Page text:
What is Culture?
UNESCO defines culture as “the set of distinctive spiritual, material, intellectual and emotional features of society or a social group, that encompasses, not only art and literature but lifestyles, ways of living together, value systems, traditions and beliefs” (UNESCO, 2001).
Culture is often defined by the objective aspects, those we can see, feel, touch and taste. This includes art, food, festivals, and political and educational structures. When we talk about intercultural awareness we look at the subjective aspects of culture. “Subjective culture refers to the experience of the social reality formed by a society’s institutions – in other words, the worldview of a society’s people.” (Kleinman & Benson) Intercultural understanding involves the ability to recognize different worldviews and how they influence everyday communication, behavior, and interactions.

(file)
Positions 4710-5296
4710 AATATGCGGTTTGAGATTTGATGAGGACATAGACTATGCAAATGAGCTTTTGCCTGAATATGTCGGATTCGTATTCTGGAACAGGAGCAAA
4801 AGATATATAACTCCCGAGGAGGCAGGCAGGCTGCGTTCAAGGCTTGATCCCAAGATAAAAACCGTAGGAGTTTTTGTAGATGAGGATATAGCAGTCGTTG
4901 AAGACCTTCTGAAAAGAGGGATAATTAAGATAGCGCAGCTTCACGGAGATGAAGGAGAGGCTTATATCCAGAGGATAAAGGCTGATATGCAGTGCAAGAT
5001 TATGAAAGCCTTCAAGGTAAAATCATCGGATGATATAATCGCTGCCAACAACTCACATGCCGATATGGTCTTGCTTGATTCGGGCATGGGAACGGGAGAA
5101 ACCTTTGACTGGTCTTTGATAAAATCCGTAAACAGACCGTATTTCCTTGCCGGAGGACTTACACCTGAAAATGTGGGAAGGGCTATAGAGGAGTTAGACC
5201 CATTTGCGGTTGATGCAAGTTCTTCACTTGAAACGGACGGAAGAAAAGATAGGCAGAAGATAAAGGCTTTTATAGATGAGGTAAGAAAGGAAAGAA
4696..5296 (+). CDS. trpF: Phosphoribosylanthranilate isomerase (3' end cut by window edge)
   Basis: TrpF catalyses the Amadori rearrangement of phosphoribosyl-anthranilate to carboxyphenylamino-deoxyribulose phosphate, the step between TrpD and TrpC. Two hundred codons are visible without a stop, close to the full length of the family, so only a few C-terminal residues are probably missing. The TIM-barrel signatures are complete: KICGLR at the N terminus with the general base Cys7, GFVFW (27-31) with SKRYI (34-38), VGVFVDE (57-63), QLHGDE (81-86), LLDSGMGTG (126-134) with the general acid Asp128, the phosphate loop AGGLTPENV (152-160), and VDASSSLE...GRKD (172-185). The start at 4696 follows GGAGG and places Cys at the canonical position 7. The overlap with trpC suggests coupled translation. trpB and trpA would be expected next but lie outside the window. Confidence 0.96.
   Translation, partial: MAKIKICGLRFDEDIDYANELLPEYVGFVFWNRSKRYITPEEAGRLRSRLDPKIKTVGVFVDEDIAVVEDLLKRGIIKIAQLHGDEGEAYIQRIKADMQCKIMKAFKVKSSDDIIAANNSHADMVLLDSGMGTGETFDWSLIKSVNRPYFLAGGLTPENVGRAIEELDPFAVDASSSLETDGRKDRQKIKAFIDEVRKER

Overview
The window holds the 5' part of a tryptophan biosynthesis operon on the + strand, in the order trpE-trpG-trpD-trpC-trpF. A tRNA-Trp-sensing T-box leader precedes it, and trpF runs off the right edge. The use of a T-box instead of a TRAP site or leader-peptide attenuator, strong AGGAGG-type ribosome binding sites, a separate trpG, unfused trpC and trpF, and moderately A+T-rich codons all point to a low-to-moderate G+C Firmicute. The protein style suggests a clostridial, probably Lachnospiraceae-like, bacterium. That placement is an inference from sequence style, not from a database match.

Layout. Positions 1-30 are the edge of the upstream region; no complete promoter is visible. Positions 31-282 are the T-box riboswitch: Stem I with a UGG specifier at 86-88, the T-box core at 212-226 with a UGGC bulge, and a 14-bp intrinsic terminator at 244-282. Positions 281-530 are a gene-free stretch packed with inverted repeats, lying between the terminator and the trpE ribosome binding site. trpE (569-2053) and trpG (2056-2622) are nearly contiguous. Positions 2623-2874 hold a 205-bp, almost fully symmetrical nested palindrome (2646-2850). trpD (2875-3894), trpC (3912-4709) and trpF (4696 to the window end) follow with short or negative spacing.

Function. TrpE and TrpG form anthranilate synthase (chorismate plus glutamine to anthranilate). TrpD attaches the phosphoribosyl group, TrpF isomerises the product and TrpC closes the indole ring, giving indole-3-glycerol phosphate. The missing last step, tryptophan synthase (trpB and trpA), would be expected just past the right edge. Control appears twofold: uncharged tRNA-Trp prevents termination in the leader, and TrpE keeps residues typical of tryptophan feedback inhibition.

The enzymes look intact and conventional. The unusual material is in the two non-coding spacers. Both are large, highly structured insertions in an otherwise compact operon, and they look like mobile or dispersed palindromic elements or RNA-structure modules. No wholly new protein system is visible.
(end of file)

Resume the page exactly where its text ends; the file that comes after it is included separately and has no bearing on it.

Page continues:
As we further our intercultural skills we need to continually remember not only how multifaceted and complex culture is, but also how much it is ingrained in our identity and sense of self.
Talking about Culture:
Cultural Generalizations vs. Stereotypes: Good Cultural Generalizations are based on systematic cross-cultural research. They refer to predominant tendencies among groups of people, so they are not labels for individuals. A given individual may exhibit the predominant group tendency a lot, a little, or not at all.
Stereotypes are not descriptive, but judgemental. Rather than being a broad generalization that is flexible, stereotypes are narrow and limiting, unable and not intended to invite an additional perspective or growth in knowledge.